But there’s no time for that now, House just finished downloading.

(oh, and the muses of Technology gave me a little reward as the day went on: I went to the student sports hall to pay my SCUBA membership and learned that they use thumb-print technology for gym access. How cool is that!)


I want to take a few minutes to tell you about my Numerical Analysis professor, one of the more unique individuals I’ve met here. He’s one of the old guard of the Math department, having taught the majority of his colleagues (indeed, his co-professor is a former student); we’re often left wondering whether or not he’s got his hearing aid turned on (we've deciphered that "maybe" means that he didn't hear us, but is too polite to say so).

As to his teaching style: he never hesitates to call upon a student and ask them if they understand or not - and yet, it’s not the negative type of singling-out that other professors do when students are asleep / inattentive. He’s very aware that he’s teaching students from a variety of backgrounds, and has been exceptional in quizzing the class as to their experience with the topic at hand. Like many other researchers deep in their field, he’s constantly expressing regrets that certain topics are beyond the course - we spend quite a fair amount of time discussing things, “we’re not going to discuss.” Finally, he’s quite willing to answer any questions; we wound up having an entire section of Tuesday’s lecture labeled “Adam” as it was in response to a question I’d posed the previous week.

My very own lecture – not too shabby.

He also has the continuously entertaining habit of using the word “funny” when one would normally use “interesting” or “useful”. This leads to such deadpan sentences as, “The upcoming assignment will be a funny one,” or the classic, “I am confident that you will find Fourier Series to be a very funny topic.” Anyone who’s taken MATH 338 under A. Cheviakov knows that the latter statement couldn’t be less true.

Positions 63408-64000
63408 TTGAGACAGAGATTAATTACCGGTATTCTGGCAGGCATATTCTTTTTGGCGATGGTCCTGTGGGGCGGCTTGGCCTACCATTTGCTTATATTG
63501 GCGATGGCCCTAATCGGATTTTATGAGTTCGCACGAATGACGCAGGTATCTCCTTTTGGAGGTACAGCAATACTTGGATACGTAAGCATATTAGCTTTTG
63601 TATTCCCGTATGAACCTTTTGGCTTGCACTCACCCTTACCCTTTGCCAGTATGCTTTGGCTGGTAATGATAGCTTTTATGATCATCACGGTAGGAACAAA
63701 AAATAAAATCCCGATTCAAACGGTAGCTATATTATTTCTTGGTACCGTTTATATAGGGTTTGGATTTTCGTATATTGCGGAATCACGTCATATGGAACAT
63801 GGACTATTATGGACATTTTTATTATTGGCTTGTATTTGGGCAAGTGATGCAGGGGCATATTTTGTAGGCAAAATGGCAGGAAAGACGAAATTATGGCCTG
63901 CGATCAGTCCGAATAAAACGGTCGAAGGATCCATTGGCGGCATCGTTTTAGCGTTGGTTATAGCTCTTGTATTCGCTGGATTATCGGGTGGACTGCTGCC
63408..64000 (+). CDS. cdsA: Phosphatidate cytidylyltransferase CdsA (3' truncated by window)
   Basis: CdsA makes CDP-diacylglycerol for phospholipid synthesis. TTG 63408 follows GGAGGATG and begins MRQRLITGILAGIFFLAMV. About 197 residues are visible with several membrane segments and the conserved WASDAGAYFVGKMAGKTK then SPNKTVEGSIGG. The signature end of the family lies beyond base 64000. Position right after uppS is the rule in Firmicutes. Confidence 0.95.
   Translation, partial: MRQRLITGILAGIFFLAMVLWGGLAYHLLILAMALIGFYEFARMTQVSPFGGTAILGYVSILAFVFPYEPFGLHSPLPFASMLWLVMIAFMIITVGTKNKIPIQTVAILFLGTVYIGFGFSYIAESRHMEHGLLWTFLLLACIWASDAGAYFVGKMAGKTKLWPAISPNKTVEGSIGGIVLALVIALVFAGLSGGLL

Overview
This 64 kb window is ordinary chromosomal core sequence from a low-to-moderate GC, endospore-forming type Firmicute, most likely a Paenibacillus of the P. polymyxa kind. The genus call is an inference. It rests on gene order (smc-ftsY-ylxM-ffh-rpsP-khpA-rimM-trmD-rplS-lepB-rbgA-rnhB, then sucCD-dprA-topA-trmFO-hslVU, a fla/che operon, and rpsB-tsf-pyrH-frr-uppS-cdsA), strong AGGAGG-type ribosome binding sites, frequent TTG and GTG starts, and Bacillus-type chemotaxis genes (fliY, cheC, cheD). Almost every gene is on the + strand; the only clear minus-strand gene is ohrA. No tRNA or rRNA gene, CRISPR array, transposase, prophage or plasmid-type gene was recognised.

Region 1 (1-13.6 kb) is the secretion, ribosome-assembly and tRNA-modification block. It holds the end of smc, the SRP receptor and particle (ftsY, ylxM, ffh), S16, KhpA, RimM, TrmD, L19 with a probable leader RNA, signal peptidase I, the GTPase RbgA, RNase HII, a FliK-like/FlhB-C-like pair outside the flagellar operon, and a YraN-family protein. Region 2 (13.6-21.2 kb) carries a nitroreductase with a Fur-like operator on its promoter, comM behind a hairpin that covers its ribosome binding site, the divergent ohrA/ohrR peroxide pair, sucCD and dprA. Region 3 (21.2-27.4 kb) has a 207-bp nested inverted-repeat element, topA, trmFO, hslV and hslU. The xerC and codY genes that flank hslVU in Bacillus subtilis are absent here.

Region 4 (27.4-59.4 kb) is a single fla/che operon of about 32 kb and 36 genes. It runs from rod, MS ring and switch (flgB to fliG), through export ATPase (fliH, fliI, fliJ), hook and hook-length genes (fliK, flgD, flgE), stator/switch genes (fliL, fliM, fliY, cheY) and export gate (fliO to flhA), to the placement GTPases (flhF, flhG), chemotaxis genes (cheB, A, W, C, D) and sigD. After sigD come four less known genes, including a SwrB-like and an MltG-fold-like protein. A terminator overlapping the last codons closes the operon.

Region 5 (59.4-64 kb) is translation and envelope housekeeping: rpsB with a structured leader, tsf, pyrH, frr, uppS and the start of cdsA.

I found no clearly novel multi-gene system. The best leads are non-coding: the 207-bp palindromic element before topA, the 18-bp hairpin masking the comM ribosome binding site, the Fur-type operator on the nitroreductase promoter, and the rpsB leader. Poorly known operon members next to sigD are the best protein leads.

And the best part: according to his other students, he says the same thing in Norwegian. Funny, eh?


On Wednesday, we had a special treat in Cosmic Geophysics. Our professor was away, so he arranged for us to have a guest lecturer. For two hours, Professor Esser (say that three times fast) gave us a fabulous lecture on anything you’d ever want to know about the Sun. It was illuminating, to say the least.

For example, did you know there’s a valid theory concerning the link between solar activity and global warming? No, I’m not kidding. It’s a known fact that more solar activity causes more cloud cover (has to do with the radiation ionizing particles when then allows water vapour a condensation point). It follows that more clouds equals better Earth insulation equals more retained heat equals increased greenhouse effect. We’ve observed heightened solar activity over recent years – to say the least, it’s a theory worth looking at.

MARCH 13th, 1989

Most of you in the audience probably don’t remember where you were that day. Some of you (including myself by a month and four days) weren’t even born yet. And yet, every one of my professors remembers it well.

That was the day the Aurora brought Hydro-Québec to its knees.

The story as I’ve heard it told in each of my three Physics classes: on the 8th of March, a solar flare erupted from the north-west quadrant of the sun. The flare had a diameter of 3 Earth radii and extended 70,000 miles into space, ranking it among the largest ever recorded.

Think about that size for a second – we’re talking a giant fiery explosion THREE EARTHS WIDE. That makes the distance I flew to Tromsø seem like next door.